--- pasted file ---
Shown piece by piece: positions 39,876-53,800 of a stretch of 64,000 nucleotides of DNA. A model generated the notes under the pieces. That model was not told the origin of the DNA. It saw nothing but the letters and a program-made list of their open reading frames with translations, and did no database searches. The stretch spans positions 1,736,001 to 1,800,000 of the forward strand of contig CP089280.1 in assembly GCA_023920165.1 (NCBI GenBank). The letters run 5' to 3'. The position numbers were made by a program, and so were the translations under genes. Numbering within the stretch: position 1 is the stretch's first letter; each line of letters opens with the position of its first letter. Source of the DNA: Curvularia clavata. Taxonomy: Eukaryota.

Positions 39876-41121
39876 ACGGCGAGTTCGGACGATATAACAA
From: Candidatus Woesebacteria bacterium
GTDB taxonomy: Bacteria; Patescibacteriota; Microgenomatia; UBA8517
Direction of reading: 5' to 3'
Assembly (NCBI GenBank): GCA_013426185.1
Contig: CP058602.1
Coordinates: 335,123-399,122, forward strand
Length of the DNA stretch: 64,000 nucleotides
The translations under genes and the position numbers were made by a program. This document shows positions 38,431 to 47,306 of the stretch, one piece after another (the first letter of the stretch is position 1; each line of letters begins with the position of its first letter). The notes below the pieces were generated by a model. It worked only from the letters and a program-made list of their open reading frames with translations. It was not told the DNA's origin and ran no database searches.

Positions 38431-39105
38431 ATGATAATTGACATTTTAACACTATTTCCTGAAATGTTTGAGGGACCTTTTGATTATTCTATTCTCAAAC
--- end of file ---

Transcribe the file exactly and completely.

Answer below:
Shown piece by piece: positions 39,876-53,800 of a stretch of 64,000 nucleotides of DNA. A model generated the notes under the pieces. That model was not told the origin of the DNA. It saw nothing but the letters and a program-made list of their open reading frames with translations, and did no database searches. The stretch spans positions 1,736,001 to 1,800,000 of the forward strand of contig CP089280.1 in assembly GCA_023920165.1 (NCBI GenBank). The letters run 5' to 3'. The position numbers were made by a program, and so were the translations under genes. Numbering within the stretch: position 1 is the stretch's first letter; each line of letters opens with the position of its first letter. Source of the DNA: Curvularia clavata. Taxonomy: Eukaryota.

Positions 39876-41121
39876 ACGGCGAGTTCGGACGATATAACAA
From: Candidatus Woesebacteria bacterium
GTDB taxonomy: Bacteria; Patescibacteriota; Microgenomatia; UBA8517
Direction of reading: 5' to 3'
Assembly (NCBI GenBank): GCA_013426185.1
Contig: CP058602.1
Coordinates: 335,123-399,122, forward strand
Length of the DNA stretch: 64,000 nucleotides
The translations under genes and the position numbers were made by a program. This document shows positions 38,431 to 47,306 of the stretch, one piece after another (the first letter of the stretch is position 1; each line of letters begins with the position of its first letter). The notes below the pieces were generated by a model. It worked only from the letters and a program-made list of their open reading frames with translations. It was not told the DNA's origin and ran no database searches.

Positions 38431-39105
38431 ATGATAATTGACATTTTAACACTATTTCCTGAAATGTTTGAGGGACCTTTTGATTATTCTATTCTCAAAC